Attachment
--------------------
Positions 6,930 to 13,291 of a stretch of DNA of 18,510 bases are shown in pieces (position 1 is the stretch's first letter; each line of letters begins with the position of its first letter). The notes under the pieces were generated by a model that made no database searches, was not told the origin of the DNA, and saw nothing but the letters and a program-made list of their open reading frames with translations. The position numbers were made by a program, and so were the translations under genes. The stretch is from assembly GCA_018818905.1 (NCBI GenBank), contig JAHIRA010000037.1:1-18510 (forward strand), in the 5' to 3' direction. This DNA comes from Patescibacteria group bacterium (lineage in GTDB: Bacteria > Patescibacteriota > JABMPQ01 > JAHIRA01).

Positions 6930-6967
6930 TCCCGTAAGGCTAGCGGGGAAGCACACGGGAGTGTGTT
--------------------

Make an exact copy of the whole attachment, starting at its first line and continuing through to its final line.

Positions 6,930 to 13,291 of a stretch of DNA of 18,510 bases are shown in pieces (position 1 is the stretch's first letter; each line of letters begins with the position of its first letter). The notes under the pieces were generated by a model that made no database searches, was not told the origin of the DNA, and saw nothing but the letters and a program-made list of their open reading frames with translations. The position numbers were made by a program, and so were the translations under genes. The stretch is from assembly GCA_018818905.1 (NCBI GenBank), contig JAHIRA010000037.1:1-18510 (forward strand), in the 5' to 3' direction. This DNA comes from Patescibacteria group bacterium (lineage in GTDB: Bacteria > Patescibacteriota > JABMPQ01 > JAHIRA01).

Positions 6930-6967
6930 TCCCGTAAGGCTAGCGGGGAAGCACACGGGAGTGTGTT